MIAMI—Land redevelopment hasn't always been a popular option, atleast not with neighboring land owners. But that might bechanging.

| caught up with Howard E. Nelson, apartner and Environmental Group chair of BilzinSumberg in Miami, and Cristina AranaLumpkin, an associate the firm's Environmental Group, tocheck into this evolution, discuss due diligence issues and pegsome of the most interesting land uses cases in South Florida inpart two of this exclusive interview. You can still read part one:Land Remediation: What You Need to Know.

| Neighbors have traditionally beenopposed to land redevelopment but why might this be a betteralternative for the community than keeping these propertiesabandoned and in their current state?


Lumpkin: Recently, we have seen neighborsbecome more involved, in a positive sense, to landdevelopment, as the environmental impacts of abandoned orunderutilized sites becomes clear. I think one thing theBrownfields Program has taught us all is that vacant, abandoned orunderutilized sites that have experienced environmental impacts area current and present danger, based upon the possibility of uptakeof contaminant sources into the air and groundwater. Landredevelopment allows the removal of both existing eyesoresas well as removal of such contaminant sources and theenvironmental risk they present to adjoining neighbors.

| What role do you typically play in thedue diligence process when working with commercialdevelopers?


Nelson: We usually assist commercial developerswith an expanded approach to environmental due diligence. Many ofclients are sophisticated enough to know that, for some sites, youhave to go beyond the traditional Phase I and Phase IIenvironmental site assessments, and we conduct composite screeningof sites where a traditional Phase II analysis is eitherinappropriate or inadequate. This more complex type of screeningallows our clients to better assess and manage potential siteimpacts based upon prior use.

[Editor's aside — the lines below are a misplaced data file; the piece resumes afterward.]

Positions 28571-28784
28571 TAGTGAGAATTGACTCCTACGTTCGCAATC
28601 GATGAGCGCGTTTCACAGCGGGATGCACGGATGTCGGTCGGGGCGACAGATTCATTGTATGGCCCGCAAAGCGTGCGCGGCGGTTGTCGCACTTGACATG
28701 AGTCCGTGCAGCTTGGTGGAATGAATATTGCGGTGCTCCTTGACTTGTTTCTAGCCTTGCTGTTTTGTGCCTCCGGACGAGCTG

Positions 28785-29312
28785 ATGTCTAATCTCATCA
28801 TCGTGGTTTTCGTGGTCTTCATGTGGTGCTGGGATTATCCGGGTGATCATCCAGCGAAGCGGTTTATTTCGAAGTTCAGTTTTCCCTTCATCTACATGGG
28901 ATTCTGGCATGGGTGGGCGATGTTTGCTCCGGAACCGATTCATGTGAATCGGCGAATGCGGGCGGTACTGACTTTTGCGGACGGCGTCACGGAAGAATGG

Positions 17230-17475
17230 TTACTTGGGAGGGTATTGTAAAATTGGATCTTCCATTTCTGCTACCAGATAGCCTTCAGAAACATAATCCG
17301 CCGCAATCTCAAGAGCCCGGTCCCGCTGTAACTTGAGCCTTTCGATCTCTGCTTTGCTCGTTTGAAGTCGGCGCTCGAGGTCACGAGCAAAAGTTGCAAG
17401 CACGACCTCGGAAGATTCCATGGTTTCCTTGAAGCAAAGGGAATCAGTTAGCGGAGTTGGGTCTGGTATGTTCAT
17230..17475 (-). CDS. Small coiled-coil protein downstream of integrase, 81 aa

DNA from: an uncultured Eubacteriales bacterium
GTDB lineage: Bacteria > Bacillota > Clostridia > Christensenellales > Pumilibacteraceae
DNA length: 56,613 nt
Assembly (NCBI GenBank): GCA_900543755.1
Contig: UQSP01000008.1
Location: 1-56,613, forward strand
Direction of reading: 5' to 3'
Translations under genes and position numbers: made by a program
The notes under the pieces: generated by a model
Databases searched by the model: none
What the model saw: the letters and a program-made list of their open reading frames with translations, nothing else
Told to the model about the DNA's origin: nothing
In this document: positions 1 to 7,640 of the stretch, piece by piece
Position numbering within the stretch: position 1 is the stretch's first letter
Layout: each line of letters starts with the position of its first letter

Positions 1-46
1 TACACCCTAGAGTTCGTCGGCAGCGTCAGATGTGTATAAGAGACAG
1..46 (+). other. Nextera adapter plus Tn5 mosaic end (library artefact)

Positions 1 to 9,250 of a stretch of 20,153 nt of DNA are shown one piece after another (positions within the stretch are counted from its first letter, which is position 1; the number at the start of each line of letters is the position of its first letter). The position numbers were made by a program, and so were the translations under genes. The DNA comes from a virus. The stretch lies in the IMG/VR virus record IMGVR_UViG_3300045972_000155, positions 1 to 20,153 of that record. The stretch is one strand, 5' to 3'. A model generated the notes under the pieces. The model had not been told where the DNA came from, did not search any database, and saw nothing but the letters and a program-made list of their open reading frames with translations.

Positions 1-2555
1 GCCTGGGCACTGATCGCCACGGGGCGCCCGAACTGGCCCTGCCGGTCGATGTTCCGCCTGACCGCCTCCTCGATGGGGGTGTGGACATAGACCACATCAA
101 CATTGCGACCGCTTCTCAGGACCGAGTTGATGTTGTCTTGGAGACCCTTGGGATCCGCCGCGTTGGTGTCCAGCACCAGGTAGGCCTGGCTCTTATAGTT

| Can you describe one of the mostinteresting cases you worked on?


Lumpkin: Actually, there is a whole class ofinteresting case studies which have recently started to come outinvolving determinations of what constitutes either naturalbackground or anthropogenic background concentrations ofcontaminants on a site. Until a couple of years ago,anthropogenic or natural background determinations were virtuallyunheard of in Florida. Recently, the state's Department ofEnvironmental Protection has taken more interest in site studiesthat can accurately demonstrate that existing levels of arsenic ona site are consistent with anthropogenic or naturally occurringbackground levels.


These determinations allow redevelopment of sites that wouldotherwise experience no relief from the application of strictregulatory standards, while still preserving the public health,safety and welfare. I think those are the most interesting casesbecause they present a unique solution to what would otherwise be aproblem, which would completely prevent development orredevelopment of a site.

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